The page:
All-Metro field hockey player of the year: Villa Duchesne's Tkachuk steps up production for historic season

All-Metro field hockey player of the year: Villa Duchesne's Tkachuk steps up production for historic season

From the 2019 All-Metro field hockey series
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Using a foam ball and padded hockey stick, a sixth grader named Taryn Tkachuk played in a student versus teacher game of “pillow hockey” in a gymnasium at Villa Duchesne.

Villa Duchesne field hockey coach Kate Graft was on the team of teachers.

“I was playing against her and I thought, ‘We have to get this girl playing field hockey,’ ” Graft said.

The rest is not only history. It has been historic.

Since arriving on the campus of Villa Duchesne as a freshman, Tkachuk has led the area in scoring each of her first three seasons, and this fall, she put up offensive numbers never before seen in the St. Louis area.

There are several words to describe the way Tkachuk plays field hockey. Pillow-like is not one of them.

Using a combination of speed, skill, strength and relentlessness, the junior forward scored 43 goals and dished out 29 assists, both tops in the area. Her 115 points placed her 51 ahead of the next highest player in the area.

In the last 20 years, no area field hockey player had a more productive season. Her 43 goals was better than the mark of 40 set by Annie Genovese of St. Joseph’s in 2016. Her 115-point season eclipsed the 112 put up by Kate Barber of Lafayette in 2012.

“I just felt that this year I had to step up,” Tkachuk said. “I just wanted to be a leader for everyone and to motivate them to be at their best.”

Her production against top competition, ability to inspire teammates and emergence as a team leader has earned Tkachuk the distinction of Post-Dispatch All-Metro field hockey player of the year for the second year in a row.

Tkachuk scored 31 goals in her first 10 regular-season games, including five against Nerinx Hall, four against John Burroughs and three against MICDS — all teams that later joined Villa Duchesne in the Midwest Tournament semifinal round.

“Every year with those teams it’s stiff competition. I really try to elevate my game against them,” Tkachuk said.

While Tkachuk was entering uncharted waters statistically, she was also grooming freshman forward Gigi Edwards as the Saints’ next prolific scorer.

Edwards, a first team All-Metro selection, scored 13 of her 19 goals in the Saints final 10 games. Tkachuk became a joyful distributor during that span, racking up 18 assists, many of them to her freshman understudy.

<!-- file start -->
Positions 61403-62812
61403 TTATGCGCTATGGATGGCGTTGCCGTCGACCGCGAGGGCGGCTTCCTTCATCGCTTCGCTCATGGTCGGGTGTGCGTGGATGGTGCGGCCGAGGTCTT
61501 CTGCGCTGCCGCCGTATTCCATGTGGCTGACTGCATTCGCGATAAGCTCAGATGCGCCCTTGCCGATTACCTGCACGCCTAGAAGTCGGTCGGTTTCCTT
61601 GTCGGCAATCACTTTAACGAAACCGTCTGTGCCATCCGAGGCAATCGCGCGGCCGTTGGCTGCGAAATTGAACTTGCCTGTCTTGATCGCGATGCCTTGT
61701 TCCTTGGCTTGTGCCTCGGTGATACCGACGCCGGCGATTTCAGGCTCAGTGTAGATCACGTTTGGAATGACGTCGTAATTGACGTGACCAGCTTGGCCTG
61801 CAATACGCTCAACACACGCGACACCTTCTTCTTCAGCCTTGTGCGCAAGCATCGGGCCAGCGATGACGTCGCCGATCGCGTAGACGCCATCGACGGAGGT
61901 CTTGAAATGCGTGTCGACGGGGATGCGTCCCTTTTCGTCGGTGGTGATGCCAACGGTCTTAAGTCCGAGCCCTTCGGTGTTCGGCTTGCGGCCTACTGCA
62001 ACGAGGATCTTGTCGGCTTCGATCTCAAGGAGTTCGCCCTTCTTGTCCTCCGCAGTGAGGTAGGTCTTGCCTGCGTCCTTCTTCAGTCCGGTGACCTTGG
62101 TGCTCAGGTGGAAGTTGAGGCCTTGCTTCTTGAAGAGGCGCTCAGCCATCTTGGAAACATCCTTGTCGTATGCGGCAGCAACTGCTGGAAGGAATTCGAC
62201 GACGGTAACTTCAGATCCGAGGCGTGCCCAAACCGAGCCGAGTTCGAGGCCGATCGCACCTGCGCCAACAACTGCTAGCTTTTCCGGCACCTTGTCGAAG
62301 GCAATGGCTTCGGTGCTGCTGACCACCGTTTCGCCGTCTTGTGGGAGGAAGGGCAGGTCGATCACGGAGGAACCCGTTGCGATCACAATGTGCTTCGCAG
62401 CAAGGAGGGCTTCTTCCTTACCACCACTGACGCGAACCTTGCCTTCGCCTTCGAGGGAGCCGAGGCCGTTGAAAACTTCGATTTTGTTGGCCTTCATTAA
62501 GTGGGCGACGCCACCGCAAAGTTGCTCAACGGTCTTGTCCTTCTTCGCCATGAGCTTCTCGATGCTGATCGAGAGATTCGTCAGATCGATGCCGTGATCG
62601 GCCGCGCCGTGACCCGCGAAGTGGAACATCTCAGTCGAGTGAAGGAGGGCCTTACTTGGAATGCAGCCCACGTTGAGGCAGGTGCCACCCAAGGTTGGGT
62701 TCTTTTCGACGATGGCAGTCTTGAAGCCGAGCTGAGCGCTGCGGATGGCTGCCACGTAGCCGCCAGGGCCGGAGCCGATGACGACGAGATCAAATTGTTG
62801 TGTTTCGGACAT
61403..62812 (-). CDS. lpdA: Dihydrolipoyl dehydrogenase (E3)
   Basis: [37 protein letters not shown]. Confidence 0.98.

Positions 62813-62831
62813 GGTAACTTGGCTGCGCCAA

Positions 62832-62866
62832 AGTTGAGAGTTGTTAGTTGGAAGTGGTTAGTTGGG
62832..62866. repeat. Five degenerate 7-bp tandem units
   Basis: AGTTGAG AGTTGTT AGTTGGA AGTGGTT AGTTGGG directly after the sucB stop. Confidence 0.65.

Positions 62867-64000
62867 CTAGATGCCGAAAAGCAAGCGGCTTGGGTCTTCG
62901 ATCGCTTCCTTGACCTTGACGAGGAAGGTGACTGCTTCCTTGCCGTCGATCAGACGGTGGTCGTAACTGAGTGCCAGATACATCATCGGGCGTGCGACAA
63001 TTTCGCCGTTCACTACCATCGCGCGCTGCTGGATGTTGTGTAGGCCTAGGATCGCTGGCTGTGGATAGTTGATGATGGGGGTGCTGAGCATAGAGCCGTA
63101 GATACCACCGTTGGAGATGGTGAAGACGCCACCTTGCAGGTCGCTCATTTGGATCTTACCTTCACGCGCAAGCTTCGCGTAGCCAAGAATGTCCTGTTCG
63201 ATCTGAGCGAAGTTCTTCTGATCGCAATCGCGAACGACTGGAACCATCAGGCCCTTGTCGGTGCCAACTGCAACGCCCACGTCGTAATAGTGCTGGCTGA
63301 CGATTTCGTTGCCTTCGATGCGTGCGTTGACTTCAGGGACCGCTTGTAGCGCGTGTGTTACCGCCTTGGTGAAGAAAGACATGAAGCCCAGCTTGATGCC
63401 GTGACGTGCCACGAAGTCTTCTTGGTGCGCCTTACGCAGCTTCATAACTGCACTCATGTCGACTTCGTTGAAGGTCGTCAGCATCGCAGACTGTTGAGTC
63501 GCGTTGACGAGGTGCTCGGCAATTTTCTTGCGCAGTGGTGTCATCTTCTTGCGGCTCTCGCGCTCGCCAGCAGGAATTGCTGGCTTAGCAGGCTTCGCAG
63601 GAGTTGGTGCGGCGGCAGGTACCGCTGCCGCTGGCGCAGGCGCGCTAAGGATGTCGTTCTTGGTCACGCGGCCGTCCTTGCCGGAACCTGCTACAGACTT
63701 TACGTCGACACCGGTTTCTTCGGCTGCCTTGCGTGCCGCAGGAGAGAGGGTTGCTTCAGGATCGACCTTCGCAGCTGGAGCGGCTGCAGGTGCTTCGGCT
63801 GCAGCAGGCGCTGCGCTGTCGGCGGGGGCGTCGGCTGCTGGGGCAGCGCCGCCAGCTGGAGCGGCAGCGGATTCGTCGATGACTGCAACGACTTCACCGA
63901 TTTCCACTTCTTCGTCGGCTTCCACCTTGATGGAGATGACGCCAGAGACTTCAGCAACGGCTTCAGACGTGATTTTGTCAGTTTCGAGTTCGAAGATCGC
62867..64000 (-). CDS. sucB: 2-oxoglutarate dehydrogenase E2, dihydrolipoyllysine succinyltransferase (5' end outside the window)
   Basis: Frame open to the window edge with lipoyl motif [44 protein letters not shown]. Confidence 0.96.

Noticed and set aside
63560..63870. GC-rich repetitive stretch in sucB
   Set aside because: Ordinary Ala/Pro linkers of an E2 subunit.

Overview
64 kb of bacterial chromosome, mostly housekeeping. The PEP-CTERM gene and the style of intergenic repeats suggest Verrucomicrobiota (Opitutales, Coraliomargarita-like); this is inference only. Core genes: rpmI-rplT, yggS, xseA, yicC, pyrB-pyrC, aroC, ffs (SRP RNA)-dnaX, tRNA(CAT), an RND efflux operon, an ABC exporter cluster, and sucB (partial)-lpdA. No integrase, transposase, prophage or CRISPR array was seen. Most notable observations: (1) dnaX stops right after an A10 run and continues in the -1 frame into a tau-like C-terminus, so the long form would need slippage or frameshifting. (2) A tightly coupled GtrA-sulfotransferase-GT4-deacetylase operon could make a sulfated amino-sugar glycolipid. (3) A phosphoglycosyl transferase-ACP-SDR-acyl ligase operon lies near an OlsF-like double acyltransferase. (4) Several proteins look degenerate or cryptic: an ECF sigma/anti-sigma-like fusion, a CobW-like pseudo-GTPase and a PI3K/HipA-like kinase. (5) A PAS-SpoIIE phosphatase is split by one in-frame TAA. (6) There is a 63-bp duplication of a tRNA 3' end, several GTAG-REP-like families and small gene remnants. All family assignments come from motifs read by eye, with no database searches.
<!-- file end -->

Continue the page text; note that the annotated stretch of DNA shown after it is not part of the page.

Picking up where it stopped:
“It’s a cool experience to play with someone I looked up to for years,” Edwards said. “At first I was not that confident with my skill, but Taryn would give me advice and feedback throughout the games and it really helped.”

Villa Duchesne was riding a 10-game winning streak when a young St. Joseph’s team derailed the Saints, shocking them 2-1 in early October. It was the first Villa Duchesne loss to an area team in more than two seasons.

In a get-together at Tkachuk’s house, the junior captain led her teammates in a candid conversation after that game.

“We were getting cocky and we realized we can’t act like that anymore. We played as individuals that game and we never play like that,” Tkachuk said. “That (loss) was devastating, but we talked and realized that it was perfect for us.”

Villa won its next five games against local teams by a combined 27-0 score, including a 5-0 victory over John Burroughs in a Midwest Tournament semifinal. But unlike the previous two seasons, the Saints could not bring home the championship trophy, losing to a determined MICDS team 1-0 in the title game.

“We may have lost, but I feel like this year we really grew as a team,” Tkachuk said. “We wanted to get better throughout the year, and I feel like we accomplished that.”

In November, Tkachuk verbally committed to play college field hockey for the University of Virginia. The Cavaliers reached a national semifinal this fall but have never played in the national championship game. Tkachuk hopes to help them get there.

“I really liked their team culture and I thought I’d fit in well,” Tkachuk said. “The atmosphere, the academics, the sports — I just fell in love when I visited.”

Tkachuk is the latest of an increasing number of St. Louis high school field hockey players catching the eye of top Division I programs around the country.

She hopes one day to represent the United States in the Olympics.

“People shouldn’t look past us because we’re from Missouri. We may not be a big field hockey place but we bring a lot to the plate,” Tkachuk said.

And teammates and opponents alike have come to know what Tkachuk brings to the plate — toughness, emotion and a burning desire to win. It is a playing style that Edwards thinks is misinterpreted by those who do not know her.

“I think people think that she’s scary, but when you get to know her, she’s just a softy,” Edwards said.

Perhaps she is a little pillow-like after all.




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